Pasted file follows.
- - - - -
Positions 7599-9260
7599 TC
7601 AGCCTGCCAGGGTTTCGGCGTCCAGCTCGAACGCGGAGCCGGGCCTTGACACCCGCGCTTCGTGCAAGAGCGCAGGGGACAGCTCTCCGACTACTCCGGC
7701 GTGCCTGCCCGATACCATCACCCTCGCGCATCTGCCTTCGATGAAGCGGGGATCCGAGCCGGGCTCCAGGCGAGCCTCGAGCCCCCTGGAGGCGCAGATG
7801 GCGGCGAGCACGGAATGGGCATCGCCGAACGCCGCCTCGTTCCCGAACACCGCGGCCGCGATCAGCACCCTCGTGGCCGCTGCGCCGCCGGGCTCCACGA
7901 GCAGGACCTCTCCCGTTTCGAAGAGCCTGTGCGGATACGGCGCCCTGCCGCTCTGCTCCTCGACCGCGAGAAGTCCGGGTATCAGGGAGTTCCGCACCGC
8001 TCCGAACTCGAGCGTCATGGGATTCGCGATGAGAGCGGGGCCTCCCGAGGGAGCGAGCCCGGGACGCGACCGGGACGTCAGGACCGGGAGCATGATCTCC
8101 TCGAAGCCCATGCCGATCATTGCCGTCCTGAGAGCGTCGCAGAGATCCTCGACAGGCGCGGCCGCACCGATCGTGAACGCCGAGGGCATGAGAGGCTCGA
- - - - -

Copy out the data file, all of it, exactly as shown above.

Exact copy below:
Positions 7599-9260
7599 TC
7601 AGCCTGCCAGGGTTTCGGCGTCCAGCTCGAACGCGGAGCCGGGCCTTGACACCCGCGCTTCGTGCAAGAGCGCAGGGGACAGCTCTCCGACTACTCCGGC
7701 GTGCCTGCCCGATACCATCACCCTCGCGCATCTGCCTTCGATGAAGCGGGGATCCGAGCCGGGCTCCAGGCGAGCCTCGAGCCCCCTGGAGGCGCAGATG
7801 GCGGCGAGCACGGAATGGGCATCGCCGAACGCCGCCTCGTTCCCGAACACCGCGGCCGCGATCAGCACCCTCGTGGCCGCTGCGCCGCCGGGCTCCACGA
7901 GCAGGACCTCTCCCGTTTCGAAGAGCCTGTGCGGATACGGCGCCCTGCCGCTCTGCTCCTCGACCGCGAGAAGTCCGGGTATCAGGGAGTTCCGCACCGC
8001 TCCGAACTCGAGCGTCATGGGATTCGCGATGAGAGCGGGGCCTCCCGAGGGAGCGAGCCCGGGACGCGACCGGGACGTCAGGACCGGGAGCATGATCTCC
8101 TCGAAGCCCATGCCGATCATTGCCGTCCTGAGAGCGTCGCAGAGATCCTCGACAGGCGCGGCCGCACCGATCGTGAACGCCGAGGGCATGAGAGGCTCGA